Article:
Movies and advertisements may show beaming college graduates tossing their caps in the air while their proud parents look on. While every parent eagerly looks forward to a day like this, the reality is that this may have come with a heavy price tag. Newscasts constantly trumpet almost continuing increases in college tuition while beleaguered parents wonder how they will possibly be able to send their student to college. But there is help in saving for college. For the savvy parent (and student) eager to defray the cost of college and prevent the student from having to graduate college with smothering student loans, here are some expert tips for saving for college.
Experts recommend the number one vehicle for college savings is using a section 529 plan. Participation in section 529 plans is growing at an extremely rapid pace. . In 2000 a total of $2.6 billion was invested in the plans. This grew to $14 billion in 2001 and more than $92 billion in mid-2006. Many financial aid analysts predict that there will be a total of $175 billion to $250 billion invested in 10 million to 15 million accounts by the year 2010.
This is due to the flexibility of this type of plan. Section 529 college savings plans are tax-exempt college savings vehicles with a very low impact on need-based financial aid eligibility. Parents need to be advised though that there is no lock on tuition rates and no guarantee. Investments are subject to current market conditions, and the savings may not be sufficient to cover all college costs. However, with this added risk comes the opportunity for potentially earning greater returns.
Experts also recommend looking into prepaid tuition plans. These plans are college savings plans that are guaranteed to increase in value at the same rate as college tuition. For example, if a family purchases shares worth half a year’s tuition at a particular college, these shares will always be worth half a year’s tuition, even when 10 years later, the tuition rates may have doubled. The main benefit of prepaid tuition plans is that they allow a student’s parents to lock in tuition at current rates, thus offering peace of mind. The plans’ simplicity is also attractive and most offer a better rate of return on any level of investment than bank savings accounts and certificates of deposit. The plans also involve no risk to the principal, and often are guaranteed by the full faith and credit of the state. It is also important to note that most plans require that either the account owner or the beneficiary be a state resident when the account is opened. There are other highlights of this type of plan that must be noted: If the child dies or decides to not go to college, the plans can be transferred to another member of the family. The money in the plan is controlled by the account owner only not the child. If the family moves out of state but the child attends a participating school, the family can still use the plan but may be held responsible for the difference between out-of-state and in-state tuition, (this is dependant on the plan they are using). Some plans will treat such a student as an in-state student, allowing the plan to cover 100% of the cost. Prepaid tuition plans also do not guarantee admission into college.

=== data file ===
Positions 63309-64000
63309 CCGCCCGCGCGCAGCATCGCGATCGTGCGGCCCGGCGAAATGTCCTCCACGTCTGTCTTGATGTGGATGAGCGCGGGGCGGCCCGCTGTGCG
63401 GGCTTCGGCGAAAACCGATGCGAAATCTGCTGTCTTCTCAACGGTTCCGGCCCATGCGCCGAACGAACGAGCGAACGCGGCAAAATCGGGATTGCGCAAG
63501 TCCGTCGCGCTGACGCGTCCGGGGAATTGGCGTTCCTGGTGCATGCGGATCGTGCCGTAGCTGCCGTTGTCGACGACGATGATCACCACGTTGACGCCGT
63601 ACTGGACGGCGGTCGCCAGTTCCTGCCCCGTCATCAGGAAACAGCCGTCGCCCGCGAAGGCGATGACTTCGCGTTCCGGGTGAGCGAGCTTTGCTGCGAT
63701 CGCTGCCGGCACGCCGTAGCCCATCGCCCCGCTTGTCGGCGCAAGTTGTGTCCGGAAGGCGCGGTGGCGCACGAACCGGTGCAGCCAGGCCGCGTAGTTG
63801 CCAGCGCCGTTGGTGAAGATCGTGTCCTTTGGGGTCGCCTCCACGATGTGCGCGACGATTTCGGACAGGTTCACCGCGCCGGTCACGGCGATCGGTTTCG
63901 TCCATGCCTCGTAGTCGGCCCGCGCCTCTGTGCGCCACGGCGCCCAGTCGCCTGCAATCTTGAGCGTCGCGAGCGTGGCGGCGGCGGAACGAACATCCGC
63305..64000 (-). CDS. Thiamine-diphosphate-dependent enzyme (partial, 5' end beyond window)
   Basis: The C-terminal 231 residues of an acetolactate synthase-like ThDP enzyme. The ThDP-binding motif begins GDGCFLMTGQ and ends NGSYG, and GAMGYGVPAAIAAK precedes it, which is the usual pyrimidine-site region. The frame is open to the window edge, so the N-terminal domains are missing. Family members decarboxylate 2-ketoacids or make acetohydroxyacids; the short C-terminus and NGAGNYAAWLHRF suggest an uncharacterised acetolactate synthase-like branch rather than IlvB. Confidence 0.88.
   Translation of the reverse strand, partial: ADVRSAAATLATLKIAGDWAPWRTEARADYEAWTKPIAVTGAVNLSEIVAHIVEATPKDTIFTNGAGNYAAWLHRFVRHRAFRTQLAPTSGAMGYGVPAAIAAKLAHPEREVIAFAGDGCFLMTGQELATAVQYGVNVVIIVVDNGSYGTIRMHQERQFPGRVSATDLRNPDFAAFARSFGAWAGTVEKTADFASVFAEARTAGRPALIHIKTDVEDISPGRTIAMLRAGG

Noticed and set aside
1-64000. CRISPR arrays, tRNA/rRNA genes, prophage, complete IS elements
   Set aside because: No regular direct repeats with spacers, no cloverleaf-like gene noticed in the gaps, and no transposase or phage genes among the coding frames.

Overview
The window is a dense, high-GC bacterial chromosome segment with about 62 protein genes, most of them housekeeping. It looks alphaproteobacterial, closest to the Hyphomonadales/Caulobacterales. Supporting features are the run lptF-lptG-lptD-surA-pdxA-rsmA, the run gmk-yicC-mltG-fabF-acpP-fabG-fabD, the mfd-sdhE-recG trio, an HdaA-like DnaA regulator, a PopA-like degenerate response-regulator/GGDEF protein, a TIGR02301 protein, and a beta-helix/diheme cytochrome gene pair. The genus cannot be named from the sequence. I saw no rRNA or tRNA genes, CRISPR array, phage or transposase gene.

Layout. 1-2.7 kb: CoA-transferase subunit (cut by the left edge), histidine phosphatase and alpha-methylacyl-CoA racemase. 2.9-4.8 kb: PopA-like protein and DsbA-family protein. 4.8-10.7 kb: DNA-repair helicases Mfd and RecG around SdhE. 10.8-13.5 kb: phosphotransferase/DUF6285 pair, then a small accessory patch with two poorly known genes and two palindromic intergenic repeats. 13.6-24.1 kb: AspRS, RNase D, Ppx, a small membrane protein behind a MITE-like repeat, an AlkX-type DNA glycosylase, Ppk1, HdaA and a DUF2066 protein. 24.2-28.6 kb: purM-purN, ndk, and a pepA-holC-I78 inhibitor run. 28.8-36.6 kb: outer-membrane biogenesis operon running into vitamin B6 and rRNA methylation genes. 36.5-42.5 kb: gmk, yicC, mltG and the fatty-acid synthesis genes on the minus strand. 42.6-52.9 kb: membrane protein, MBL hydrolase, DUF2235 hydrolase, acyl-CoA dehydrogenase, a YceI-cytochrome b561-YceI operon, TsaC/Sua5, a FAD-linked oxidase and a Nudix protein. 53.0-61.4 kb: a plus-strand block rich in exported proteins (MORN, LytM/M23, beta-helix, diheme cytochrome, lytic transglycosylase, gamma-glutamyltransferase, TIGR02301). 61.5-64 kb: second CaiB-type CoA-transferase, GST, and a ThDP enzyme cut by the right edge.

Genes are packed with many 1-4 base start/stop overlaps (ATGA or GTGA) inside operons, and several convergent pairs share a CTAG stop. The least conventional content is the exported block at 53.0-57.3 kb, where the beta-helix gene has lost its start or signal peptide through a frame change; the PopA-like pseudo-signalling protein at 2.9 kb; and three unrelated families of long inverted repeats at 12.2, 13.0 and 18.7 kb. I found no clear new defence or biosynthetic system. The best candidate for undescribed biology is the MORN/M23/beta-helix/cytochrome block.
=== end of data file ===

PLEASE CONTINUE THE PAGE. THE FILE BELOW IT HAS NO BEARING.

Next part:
Another option that parents should consider is The College Sure CD. This type of CD is an FDIC-insured certificate of deposit that is indexed to college costs. It is offered by College Savings Bank. The College Sure CD is guaranteed to yield a fixed percentage of average college costs at maturity yet pays interest just like any other certificate of deposit. Once a College Sure CD has matured, the family can use the principal and accumulated interest at any school. Students are not restricted in their choice of school.
While this is only a brief overview of three major financial vehicles, there are many options available in helping to finance the cost of college. Before investing in any plan, experts recommend thoroughly investigating all the choices and consulting a financial expert if possible.